Tampon tax isn't the only way you're being ripped off by VAT
The tampon tax has hit the news recently, bringing to light the fact that people are paying 5% extra to the Government for something they can’t really avoid buying. VAT on sanitary products was set at 17.5% between 1973 when the tax came in, and 1998 when Gordon Brown slashed it to 5%, but a recent petition with over 320,000 signatures brought the existing tax back to the attention of the treasury. In last month’s budget, George Osborne announced that it was going to be abolished.
How much will the tampon tax slash really save you?
This tax cut will only save you around 10p per box of tampons, (based on Tesco’s price for a box of 20 Tampax Compak), so it’s going to take a while before you feel the benefit - you’d have to get through 400 tampons before you’d have saved enough to buy a 200g bar of Dairy Milk.
However, tampons are hardly the only things being taxed at a “luxury” rate. You’re being charged a whopping 20% VAT on things as essential as suncream and although it’s at a reduced rate it’ll also cost you 5% for over the counter contraception like condoms or the morning after pill.
What’s even crazier is the list of things that are zero-rated (you can see the full list here), it includes everyday essentials such as helicopters, gambling, and exotic meats like crocodile. It’s almost as though these rules were set by a jet-setting baccarat fan who sits down on Sunday for a roast reptile dinner.
When it comes to food, the rules get even weirder, why for example do we get charged 20% VAT on crisps made out of potato, but crisps made out of corn or maize like Doritos or Skips are zero rated? The makers of Pringles (less than 50% potato) even appealed to HMRC that they should be classed as a non-potato crisp, and lost. There have been similar legal battles about whether Jaffa Cakes and marshmallow teacakes are in fact, cakes rather than biscuits - they’re both cakes if you’re interested. McVities even baked a huge Jaffa Cake to prove they’re actually cakes, and it won them the right to be zero rated.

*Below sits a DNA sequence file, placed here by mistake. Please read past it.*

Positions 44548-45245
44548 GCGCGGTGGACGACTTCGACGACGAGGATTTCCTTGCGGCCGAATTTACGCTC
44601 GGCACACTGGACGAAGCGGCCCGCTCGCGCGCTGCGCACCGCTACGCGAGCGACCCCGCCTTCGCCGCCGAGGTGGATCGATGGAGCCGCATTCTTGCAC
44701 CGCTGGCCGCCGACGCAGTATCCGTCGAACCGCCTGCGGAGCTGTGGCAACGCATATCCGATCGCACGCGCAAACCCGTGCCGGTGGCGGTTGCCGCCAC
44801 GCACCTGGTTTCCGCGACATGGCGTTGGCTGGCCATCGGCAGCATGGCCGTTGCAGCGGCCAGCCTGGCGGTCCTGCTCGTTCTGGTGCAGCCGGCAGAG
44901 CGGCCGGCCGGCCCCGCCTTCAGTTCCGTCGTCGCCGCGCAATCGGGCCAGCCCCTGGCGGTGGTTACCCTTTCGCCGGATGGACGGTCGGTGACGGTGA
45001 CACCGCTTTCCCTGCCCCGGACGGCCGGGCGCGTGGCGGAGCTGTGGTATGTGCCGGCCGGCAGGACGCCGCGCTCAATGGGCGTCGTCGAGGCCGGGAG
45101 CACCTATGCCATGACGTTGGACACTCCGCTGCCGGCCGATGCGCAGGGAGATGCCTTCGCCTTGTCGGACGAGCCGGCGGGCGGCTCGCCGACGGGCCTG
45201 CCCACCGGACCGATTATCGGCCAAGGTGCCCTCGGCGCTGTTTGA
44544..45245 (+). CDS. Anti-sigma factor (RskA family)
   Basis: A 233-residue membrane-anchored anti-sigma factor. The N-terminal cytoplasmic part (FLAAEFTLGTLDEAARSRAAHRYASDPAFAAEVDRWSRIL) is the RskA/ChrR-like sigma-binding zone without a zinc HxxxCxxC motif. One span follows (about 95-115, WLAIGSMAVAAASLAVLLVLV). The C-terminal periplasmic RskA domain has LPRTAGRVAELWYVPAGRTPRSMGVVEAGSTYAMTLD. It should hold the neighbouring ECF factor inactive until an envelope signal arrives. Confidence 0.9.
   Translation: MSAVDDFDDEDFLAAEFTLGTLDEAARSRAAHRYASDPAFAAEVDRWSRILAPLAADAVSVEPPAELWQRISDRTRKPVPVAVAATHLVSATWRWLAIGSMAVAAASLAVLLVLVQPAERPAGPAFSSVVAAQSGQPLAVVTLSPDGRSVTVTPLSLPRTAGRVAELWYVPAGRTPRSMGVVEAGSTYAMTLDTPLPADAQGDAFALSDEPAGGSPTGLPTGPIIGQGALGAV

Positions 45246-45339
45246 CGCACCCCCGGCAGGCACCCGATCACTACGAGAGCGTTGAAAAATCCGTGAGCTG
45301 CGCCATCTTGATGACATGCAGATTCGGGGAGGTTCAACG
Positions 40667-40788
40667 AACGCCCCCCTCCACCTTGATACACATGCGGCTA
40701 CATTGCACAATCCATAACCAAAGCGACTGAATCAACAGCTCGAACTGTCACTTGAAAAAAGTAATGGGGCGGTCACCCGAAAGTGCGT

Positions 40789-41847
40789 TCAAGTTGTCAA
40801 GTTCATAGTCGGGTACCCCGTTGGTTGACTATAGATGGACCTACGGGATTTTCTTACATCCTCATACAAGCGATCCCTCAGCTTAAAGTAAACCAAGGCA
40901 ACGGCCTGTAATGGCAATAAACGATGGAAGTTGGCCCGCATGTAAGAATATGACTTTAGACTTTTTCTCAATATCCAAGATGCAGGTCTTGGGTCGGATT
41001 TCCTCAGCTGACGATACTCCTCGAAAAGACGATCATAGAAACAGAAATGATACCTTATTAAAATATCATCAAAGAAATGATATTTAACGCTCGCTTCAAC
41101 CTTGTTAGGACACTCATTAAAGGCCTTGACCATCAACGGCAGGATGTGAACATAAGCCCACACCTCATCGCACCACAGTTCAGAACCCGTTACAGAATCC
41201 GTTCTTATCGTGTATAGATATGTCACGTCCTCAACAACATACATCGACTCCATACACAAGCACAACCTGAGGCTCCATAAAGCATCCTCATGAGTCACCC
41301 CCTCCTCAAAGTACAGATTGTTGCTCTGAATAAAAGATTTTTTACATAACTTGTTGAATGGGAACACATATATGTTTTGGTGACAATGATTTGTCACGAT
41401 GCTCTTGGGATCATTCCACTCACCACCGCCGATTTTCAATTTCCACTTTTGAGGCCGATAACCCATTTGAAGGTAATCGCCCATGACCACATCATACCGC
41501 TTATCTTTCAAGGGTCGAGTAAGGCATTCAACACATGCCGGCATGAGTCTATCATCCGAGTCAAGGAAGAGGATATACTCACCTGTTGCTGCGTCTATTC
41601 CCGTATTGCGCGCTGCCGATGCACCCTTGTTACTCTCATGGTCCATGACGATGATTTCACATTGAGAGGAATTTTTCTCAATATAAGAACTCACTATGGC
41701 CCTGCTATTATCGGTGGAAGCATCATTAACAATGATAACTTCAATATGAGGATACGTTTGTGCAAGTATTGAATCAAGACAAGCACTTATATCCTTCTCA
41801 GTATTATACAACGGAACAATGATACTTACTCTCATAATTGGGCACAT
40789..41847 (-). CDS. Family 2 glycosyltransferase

Don't anger the Cornish
Back in 2012 Greggs and other purveyors of pastry campaigned against the so-called “Pasty Tax”, an extension of the VAT rule that hot takeaway is taxed at 20%, whereas cold takeaway food is zero rated which explains why toasties are more expensive than sandwiches. The Pasty Tax was an attempt to change the rule, so that “cooling” food that is not necessarily meant to be eaten hot, like pasties, would be taxed as hot food instead of cold. The tax was eventually abandoned due to public outcry, it seems as though people really, really love their pasties.
Use VAT loopholes for your own gain
We’ve written before about how buying children’s shoes and clothing can save you money, but you can use this trick on other things too:
Go for nuts still in their shells, it’ll take you a bit longer to eat them, but you won’t be paying VAT.
Buy cotton buds and cotton wool from the baby aisle in the supermarket rather than the ones placed next to makeup wipes and cleanser.
Get biscuits without chocolate on them, the additional topping classes them as a “luxury biscuit” and adds VAT, a 300g pack of plain Hobnobs costs £1, but a 262g pack of chocolate Hobnobs will set you back £1.50. Alternatively, go for chocolate covered “cakes” like Jaffa Cakes or Tunnocks Tea Cakes, which are zero rated.
If you’re buying dried fruit, get it from the baking section rather than snacking, and save yourself 20%.